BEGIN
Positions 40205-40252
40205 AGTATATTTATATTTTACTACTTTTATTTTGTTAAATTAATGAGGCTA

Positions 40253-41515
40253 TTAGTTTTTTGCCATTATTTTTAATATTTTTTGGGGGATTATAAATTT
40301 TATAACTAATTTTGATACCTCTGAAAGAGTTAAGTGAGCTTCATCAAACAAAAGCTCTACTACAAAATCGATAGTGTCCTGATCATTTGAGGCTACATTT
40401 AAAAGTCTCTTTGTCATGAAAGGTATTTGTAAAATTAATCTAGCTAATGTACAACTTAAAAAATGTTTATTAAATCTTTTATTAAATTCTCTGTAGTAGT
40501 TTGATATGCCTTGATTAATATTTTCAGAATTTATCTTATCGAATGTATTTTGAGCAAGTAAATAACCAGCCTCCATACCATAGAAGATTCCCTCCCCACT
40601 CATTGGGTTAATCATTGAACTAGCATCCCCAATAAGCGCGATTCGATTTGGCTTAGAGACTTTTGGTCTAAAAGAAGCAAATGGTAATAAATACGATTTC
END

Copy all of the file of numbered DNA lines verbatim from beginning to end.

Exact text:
Positions 40205-40252
40205 AGTATATTTATATTTTACTACTTTTATTTTGTTAAATTAATGAGGCTA

Positions 40253-41515
40253 TTAGTTTTTTGCCATTATTTTTAATATTTTTTGGGGGATTATAAATTT
40301 TATAACTAATTTTGATACCTCTGAAAGAGTTAAGTGAGCTTCATCAAACAAAAGCTCTACTACAAAATCGATAGTGTCCTGATCATTTGAGGCTACATTT
40401 AAAAGTCTCTTTGTCATGAAAGGTATTTGTAAAATTAATCTAGCTAATGTACAACTTAAAAAATGTTTATTAAATCTTTTATTAAATTCTCTGTAGTAGT
40501 TTGATATGCCTTGATTAATATTTTCAGAATTTATCTTATCGAATGTATTTTGAGCAAGTAAATAACCAGCCTCCATACCATAGAAGATTCCCTCCCCACT
40601 CATTGGGTTAATCATTGAACTAGCATCCCCAATAAGCGCGATTCGATTTGGCTTAGAGACTTTTGGTCTAAAAGAAGCAAATGGTAATAAATACGATTTC